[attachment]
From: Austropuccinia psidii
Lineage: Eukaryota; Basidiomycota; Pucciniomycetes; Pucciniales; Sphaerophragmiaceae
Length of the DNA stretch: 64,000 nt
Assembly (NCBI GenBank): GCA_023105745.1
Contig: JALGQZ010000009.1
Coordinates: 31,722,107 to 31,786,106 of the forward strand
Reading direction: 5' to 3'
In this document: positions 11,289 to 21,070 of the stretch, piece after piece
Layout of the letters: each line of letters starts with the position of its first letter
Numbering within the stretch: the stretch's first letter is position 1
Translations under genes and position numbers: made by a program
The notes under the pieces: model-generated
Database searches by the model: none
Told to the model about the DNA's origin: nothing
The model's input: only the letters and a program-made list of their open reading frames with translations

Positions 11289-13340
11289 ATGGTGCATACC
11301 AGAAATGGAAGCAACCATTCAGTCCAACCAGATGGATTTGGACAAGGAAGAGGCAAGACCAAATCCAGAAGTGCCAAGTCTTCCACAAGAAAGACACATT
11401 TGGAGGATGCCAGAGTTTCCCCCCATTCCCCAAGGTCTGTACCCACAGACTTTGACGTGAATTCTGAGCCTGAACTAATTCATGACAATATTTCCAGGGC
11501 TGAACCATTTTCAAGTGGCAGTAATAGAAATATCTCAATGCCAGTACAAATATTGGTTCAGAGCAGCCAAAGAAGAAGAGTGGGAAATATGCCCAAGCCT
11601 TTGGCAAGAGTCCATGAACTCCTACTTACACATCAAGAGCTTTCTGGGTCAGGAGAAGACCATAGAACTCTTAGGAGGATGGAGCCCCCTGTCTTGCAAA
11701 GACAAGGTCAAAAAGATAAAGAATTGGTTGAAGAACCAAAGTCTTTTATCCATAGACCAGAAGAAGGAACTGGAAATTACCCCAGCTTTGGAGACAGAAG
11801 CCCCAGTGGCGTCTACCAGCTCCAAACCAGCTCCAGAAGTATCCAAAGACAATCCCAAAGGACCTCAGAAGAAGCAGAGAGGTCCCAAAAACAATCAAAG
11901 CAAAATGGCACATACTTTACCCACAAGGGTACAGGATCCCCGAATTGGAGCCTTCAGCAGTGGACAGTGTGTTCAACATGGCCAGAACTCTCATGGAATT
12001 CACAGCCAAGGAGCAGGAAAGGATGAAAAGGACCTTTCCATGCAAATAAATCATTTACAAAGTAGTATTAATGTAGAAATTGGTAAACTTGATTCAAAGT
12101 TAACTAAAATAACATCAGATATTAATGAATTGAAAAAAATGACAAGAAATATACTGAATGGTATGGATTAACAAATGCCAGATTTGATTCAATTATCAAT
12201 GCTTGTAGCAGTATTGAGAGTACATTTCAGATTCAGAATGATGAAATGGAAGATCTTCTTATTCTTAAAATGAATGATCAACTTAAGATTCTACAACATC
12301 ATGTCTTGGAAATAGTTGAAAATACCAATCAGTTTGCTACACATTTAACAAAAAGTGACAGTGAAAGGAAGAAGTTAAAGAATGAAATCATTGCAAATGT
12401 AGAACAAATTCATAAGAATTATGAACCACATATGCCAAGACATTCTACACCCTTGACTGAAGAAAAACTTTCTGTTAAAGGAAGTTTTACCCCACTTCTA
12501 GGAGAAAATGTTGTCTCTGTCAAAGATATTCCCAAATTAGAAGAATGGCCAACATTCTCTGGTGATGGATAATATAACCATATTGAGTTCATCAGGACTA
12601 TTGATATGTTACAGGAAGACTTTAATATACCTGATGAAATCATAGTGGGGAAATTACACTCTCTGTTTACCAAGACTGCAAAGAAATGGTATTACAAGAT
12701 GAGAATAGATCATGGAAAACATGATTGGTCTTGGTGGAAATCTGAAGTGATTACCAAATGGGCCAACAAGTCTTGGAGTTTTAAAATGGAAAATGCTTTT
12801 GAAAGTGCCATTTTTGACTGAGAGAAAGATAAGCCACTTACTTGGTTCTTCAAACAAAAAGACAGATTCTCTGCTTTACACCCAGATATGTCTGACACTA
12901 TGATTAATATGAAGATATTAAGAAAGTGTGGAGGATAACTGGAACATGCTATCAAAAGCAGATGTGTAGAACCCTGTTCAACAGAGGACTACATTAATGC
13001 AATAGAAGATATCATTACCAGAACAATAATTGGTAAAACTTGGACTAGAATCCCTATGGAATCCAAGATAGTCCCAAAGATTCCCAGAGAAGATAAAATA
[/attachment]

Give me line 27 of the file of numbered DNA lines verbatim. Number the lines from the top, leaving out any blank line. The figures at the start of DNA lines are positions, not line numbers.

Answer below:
12201 GCTTGTAGCAGTATTGAGAGTACATTTCAGATTCAGAATGATGAAATGGAAGATCTTCTTATTCTTAAAATGAATGATCAACTTAAGATTCTACAACATC